Macroeconomics with Financial Frictions: A Survey
This article surveys the macroeconomic implications of financial frictions. Financial frictions lead to persistence and when combined with illiquidity to non-linear amplification effects. Risk is endogenous and liquidity spirals cause financial instability. Increasing margins further restrict leverage and exacerbate downturns. A demand for liquid assets and a role for money emerges. The market outcome is generically not even constrained efficient and the issuance of government debt can lead to a Pareto improvement. While financial institutions can mitigate frictions, they introduce additional fragility and through their erratic money creation harm price stability.
For helpful comments and discussion we would like to thank Dong Beom Choi, Wei Cui, Peter DeMarzo, Delwin Olivan, Ricardo Reis, the participants of the 2010 Econometric Society World Congress in Shanghai and the participants of the 2010 macro-finance reading group at Princeton University. Brunnermeier acknowledges generous support through a Guggenheim Fellowship. The views expressed in the paper are those of the authors and are not necessarily reflective of views at the Federal Reserve Bank of New York, the Federal Reserve System, or the National Bureau of Economic Research.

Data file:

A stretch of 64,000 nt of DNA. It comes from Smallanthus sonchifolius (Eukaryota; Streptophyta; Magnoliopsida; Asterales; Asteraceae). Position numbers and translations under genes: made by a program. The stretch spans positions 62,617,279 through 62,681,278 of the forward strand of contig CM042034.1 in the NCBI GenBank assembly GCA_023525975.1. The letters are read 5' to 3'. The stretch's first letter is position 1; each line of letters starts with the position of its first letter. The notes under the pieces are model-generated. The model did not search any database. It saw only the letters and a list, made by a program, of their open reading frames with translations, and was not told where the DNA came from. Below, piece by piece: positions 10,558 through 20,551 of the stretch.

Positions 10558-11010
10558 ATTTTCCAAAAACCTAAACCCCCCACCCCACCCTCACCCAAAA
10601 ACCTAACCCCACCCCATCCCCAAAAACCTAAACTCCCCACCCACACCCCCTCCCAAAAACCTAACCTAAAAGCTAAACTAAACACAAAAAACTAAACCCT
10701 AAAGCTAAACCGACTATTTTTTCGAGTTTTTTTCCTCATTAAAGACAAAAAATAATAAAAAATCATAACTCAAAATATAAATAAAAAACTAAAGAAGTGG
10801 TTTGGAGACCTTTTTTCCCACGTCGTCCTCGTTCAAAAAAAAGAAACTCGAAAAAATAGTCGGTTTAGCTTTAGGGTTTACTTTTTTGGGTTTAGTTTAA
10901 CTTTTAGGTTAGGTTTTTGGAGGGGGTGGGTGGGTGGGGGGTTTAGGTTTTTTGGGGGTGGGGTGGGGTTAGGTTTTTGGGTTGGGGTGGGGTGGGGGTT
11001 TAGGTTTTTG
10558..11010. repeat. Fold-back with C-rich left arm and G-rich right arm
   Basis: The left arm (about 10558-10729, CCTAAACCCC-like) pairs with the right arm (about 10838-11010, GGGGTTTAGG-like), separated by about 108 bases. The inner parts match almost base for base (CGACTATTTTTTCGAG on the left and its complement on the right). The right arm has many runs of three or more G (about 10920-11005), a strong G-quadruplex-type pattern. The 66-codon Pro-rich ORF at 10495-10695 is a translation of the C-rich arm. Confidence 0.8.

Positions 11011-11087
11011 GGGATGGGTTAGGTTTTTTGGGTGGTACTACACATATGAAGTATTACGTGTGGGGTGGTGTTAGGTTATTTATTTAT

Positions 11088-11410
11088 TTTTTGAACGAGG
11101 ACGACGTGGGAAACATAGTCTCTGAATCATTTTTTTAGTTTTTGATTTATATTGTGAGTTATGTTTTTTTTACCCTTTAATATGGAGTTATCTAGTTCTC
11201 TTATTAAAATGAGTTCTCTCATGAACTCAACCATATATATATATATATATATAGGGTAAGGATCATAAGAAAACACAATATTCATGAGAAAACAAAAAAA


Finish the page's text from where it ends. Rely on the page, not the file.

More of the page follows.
Markus K. Brunnermeier
Markus K. Brunnermeier: Disclosure of Interest
As a guiding principle I follow the NBER Research Disclosure Policy: http://www.nber.org/researchdisclosurepolicy.html
To date, no single relationship (other than my salary form Princeton University) has accounted for more than 10 percent of my aggregate annual income in that year.
Significant Remunerated Activities:
• Speaking engagements and lectures
o Stifterverband der Deutschen Wirtschaft, 2012
o Ambrosetti – The European House, 2011
o Center for Investor Education, 2011
o Wim Duisenberg School of Finance, 2010
o Handelsbanken, 2010
o Deutsche Bank, 2010
o FEBRABAN, Brazil, 2009
• Central banks
ECB, ESRB, Bank of England, National Bank of Austria, Swiss National Bank, Bank of Japan, Federal Reserve, New York Fed, Bank of Canada, Bank of Chile, Bank of Korea,
• International financial institution
• No expert testimony for law suits or paid consulting work for private cooperation to date.
• Sloan Foundation 2011-12
• Guggenheim Fellowship, 2010-11
• University of Chicago, T.W. Schultz Prize and Lecture, 2010
• INQUIRE Europe, Research Grant
Visiting Scholar and Other:
• Milton Friedman Institute, visiting scholar 2011
• American Economic Review, Journal of Finance, Associated Editorship
Significant Non-Compensated Activities:
• American Finance Association: Director
• Financial Advisory Roundtable and Monetary Policy Panel, Federal Reserve Bank of New York, 2006 – present
• INET Advisory Board Member, 2009 – present
“Macroeconomics with Financial Frictions: A Survey” (with Thomas Eisenbach and Yuliy Sannikov), in Daron Acemoglu, Manuel Arellano and Eddie Dekel (eds.), Advances in Economics and Econometrics, Tenth World Congress of the Econometric Society, Vol. II: Applied Economics, Cambridge University Press, New York, 2013, pp. 4-94.